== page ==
By Erin Sherbert
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On the East Coast, word of this exciting technology spread quickly: At long last, lung cancer seemed to have its equivalent of a mammogram. In August 2000, then-New York City Mayor Rudy Giuliani added his voice to the growing chorus advocating further tests of CT scans' effectiveness. At a City Hall news conference to announce the city's plans to contribute $4 million of its tobacco settlement money toward the funding of the New York Early Lung Cancer Action Program, a branch of the international ELCAP group, the mayor called the scan "one of the most promising new technologies for cancer screening and diagnosis."
For a variety of complex reasons, the revolutionary promise of the technology has seemed to attract particularly vehement and, sometimes, unlikely enemies.
Last year, amid growing realization that spiral CT scans had the potential to transform the biotechnology, tobacco, insurance, and health care industries, the tests themselves were put on trial. In a class action lawsuit against Phillip Morris Inc., R.J. Reynolds Tobacco Co., Brown and Williamson Tobacco Corp., Lorillard Tobacco Co., Liggett & Myers Tobacco Co., Anchor Tobacco Co., and McClure Co. Inc., a group of healthy West Virginia smokers alleged the tobacco companies had put them at a heightened risk of future disease, and should therefore be forced to pay for spiral CT scanning for the smokers.
The lawsuit was Mr. Butts' worst nightmare. A decision in favor of the healthy-seeming smokers could set a national precedent that would cost Big Tobacco almost inestimable amounts of money.
Among a series of expert witnesses favoring the scans, the court heard from Dr. Naresh Gupta, director of nuclear medicine at the West Virginia School of Medicine. Gupta told the jury that CT scans are used every day at the school, and have detected early tumors in thousands of patients. "Your best bet in saving lives with a patient with lung cancer is to detect it very early on," Gupta said. "Because only when it is picked up very early on, you can have survival of 70 or 80 percent. But if you wait and it's not picked up very early on, survival falls down to as low as 10 to 15 percent."
Gupta added that the radiation level in the test itself is not dangerous -- roughly equivalent to the amount absorbed during a plane flight from New York to San Francisco.
Differing strongly with that opinion was Dr. Philip Goodman, chief of thoracic imaging at Duke University, who testified for the tobacco industry. ELCAP's follow-up protocols, in a worst-case scenario, could result in a patient receiving the radiation equivalent of about 2,000 chest X-rays in one year, said Goodman. Grannis dismisses Goodman's testimony as "obscene," and even Goodman added that his calculations had not appeared in any peer-reviewed publications.
"Unless it's really medically indicated, no amount of radiation is good for you," Goodman testified. "There is no lower threshold that may or may not cause harm to you. So it's always best, if you don't need radiation, don't get radiation."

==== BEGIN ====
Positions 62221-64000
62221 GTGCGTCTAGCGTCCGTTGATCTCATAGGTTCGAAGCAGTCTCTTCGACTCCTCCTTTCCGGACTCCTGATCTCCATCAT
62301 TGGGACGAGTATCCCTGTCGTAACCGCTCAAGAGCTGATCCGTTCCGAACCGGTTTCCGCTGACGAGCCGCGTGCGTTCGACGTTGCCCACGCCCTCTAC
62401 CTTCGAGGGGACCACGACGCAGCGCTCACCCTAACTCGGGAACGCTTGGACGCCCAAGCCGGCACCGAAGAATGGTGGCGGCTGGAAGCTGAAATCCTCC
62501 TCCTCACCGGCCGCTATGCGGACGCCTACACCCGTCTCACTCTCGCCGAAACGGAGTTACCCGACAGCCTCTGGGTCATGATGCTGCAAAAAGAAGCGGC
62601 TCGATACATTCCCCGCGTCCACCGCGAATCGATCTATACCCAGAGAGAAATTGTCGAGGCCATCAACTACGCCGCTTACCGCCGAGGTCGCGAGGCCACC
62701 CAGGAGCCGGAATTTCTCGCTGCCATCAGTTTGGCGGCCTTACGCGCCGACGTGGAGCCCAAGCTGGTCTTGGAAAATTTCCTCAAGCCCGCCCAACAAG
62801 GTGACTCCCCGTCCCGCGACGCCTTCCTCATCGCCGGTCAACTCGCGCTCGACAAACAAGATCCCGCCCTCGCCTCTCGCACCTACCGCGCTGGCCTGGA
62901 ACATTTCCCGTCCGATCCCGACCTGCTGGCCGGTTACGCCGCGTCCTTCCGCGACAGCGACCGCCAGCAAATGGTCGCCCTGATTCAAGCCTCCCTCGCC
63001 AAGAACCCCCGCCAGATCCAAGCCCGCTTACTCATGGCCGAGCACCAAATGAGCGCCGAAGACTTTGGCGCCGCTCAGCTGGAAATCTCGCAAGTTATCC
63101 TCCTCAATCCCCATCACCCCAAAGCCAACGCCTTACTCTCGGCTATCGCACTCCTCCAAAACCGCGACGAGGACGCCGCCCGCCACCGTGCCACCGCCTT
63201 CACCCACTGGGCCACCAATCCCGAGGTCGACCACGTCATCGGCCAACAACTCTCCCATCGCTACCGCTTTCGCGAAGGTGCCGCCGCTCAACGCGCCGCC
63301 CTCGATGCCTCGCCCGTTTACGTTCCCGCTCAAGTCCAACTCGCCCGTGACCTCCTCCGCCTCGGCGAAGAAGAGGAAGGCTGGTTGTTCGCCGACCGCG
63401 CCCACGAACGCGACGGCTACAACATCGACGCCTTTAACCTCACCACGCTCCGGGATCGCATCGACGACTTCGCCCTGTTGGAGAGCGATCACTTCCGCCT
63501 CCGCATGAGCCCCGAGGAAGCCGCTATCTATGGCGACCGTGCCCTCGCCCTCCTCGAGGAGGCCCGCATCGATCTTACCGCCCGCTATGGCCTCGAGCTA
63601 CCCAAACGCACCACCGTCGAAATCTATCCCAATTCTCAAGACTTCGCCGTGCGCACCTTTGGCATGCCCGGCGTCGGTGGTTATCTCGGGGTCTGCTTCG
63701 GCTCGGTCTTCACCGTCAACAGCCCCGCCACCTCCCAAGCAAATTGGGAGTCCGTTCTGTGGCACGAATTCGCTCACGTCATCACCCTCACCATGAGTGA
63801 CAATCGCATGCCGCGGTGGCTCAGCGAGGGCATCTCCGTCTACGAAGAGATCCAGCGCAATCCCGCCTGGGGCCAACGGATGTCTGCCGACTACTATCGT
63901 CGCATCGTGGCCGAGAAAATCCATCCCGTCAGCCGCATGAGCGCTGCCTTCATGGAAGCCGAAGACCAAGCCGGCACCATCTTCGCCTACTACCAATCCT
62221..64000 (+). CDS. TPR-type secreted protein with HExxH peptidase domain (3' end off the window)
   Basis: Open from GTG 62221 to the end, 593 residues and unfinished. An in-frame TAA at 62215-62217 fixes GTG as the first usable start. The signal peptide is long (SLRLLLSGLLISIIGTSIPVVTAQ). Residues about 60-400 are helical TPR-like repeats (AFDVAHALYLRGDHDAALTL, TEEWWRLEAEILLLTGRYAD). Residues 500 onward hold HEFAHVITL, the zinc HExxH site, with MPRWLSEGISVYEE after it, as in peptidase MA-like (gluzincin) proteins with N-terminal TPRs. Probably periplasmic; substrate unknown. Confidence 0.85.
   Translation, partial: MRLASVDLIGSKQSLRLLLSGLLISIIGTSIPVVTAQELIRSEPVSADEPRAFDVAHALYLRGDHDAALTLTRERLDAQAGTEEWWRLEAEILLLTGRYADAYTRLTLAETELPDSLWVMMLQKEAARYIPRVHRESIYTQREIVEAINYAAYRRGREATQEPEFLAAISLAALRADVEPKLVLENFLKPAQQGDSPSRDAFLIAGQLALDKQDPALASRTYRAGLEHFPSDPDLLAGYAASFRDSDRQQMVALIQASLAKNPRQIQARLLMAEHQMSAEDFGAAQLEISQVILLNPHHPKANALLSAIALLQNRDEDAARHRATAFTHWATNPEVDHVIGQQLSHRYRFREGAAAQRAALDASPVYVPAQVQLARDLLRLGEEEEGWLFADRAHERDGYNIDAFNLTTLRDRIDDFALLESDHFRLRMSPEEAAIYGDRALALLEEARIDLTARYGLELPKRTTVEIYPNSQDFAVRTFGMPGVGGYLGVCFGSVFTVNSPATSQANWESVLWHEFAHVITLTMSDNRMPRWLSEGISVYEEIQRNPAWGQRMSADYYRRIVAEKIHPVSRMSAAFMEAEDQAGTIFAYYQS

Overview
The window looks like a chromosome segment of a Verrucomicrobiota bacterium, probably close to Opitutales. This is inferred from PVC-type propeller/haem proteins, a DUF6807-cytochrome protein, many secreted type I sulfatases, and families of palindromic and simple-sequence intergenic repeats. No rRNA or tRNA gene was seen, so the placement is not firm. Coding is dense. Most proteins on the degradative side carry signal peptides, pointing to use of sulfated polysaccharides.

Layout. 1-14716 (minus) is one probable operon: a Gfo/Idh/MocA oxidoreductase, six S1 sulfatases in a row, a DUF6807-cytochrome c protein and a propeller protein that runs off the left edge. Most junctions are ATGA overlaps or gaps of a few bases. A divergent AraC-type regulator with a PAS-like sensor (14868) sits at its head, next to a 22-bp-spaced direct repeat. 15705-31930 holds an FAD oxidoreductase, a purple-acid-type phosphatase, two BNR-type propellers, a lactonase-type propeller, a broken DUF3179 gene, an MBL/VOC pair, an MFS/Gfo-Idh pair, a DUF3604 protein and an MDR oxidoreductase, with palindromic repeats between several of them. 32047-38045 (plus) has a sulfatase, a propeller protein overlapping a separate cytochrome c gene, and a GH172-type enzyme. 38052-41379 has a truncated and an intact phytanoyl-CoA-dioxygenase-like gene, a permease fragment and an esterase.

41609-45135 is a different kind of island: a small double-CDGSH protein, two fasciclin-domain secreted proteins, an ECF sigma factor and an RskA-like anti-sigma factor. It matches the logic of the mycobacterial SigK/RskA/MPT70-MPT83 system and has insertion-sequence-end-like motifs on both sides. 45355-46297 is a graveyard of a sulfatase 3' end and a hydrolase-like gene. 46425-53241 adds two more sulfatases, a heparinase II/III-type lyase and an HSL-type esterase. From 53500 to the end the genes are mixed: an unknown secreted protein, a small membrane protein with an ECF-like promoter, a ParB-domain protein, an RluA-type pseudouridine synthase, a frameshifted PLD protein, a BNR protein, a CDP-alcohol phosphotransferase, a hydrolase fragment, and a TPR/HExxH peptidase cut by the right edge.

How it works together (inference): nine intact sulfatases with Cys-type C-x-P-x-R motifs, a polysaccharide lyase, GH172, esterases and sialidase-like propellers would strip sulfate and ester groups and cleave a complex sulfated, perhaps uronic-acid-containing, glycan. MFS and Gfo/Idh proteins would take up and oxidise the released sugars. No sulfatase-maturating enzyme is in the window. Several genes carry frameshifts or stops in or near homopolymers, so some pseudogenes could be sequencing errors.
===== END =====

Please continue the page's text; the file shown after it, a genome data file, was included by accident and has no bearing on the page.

Asked if he would recommend the test to his patients, Goodman said: "I would try my hardest to talk them out of it unless they wanted to join up in one of the randomized, controlled trials that might investigate the true validity and value of that test. But certainly not recommend it."
And in the end, neither did jurors, who decided unanimously in favor of the tobacco industry. Although the jury agreed the smokers were at a heightened risk for disease, they said medical screening for the entire class was unreasonable, and blamed smokers for deciding to take up a harmful habit in the first place.
"It came down to, "If you smoke, stop. If you don't smoke, don't start,'" jury foreman Mark Burris said after the trial. "The only way to stop latent disease is stop smoking. That was the bottom line for all the jurors."
In a sign of how contentious and consuming the topic of spiral CT scans has become, the July issue of Chest, the cardiopulmonary and critical care journal, carries no fewer than four articles about lung cancer screening. Grannis weighs in, along with Japanese scientists who report that "low-dose spiral CT seems to be a promising method for screening early lung cancer as a part of annual health examinations."
In the opposite corner, however, the National Cancer Institute's Pamela Marcus reiterates her concerns about the technology in an editorial called "Lung Cancer Screening, Once Again," which says it would be "unforgivable ... if a prematurely established lung cancer-screening program resulted in more harm than benefit." And Dr. Jerome Reich, a retired Kaiser physician in Portland, Ore., backs up Marcus' position with a lengthy article titled "Improved Survival and Higher Mortality: The Conundrum of Lung Cancer Screening."
In his article, Reich posits the usual arguments against CT scans: They've never been tested in a fully randomized trial; they've never shown decreased mortality; and because biopsy or surgery on the lung is especially dangerous, finding tumors early might actually result in more patient deaths.
But Reich goes a step further, making explicit the underlying argument that has driven screening opponents' concerns about false positives (i.e., scans that suggest cancer where none exists). He writes: "Whether community physicians employing [spiral CT scans] would reproduce the notable sensitivity, specificity, low morbidity, and minimization of invasive procedures (including resection) displayed by the ELCAP investigators is open to question."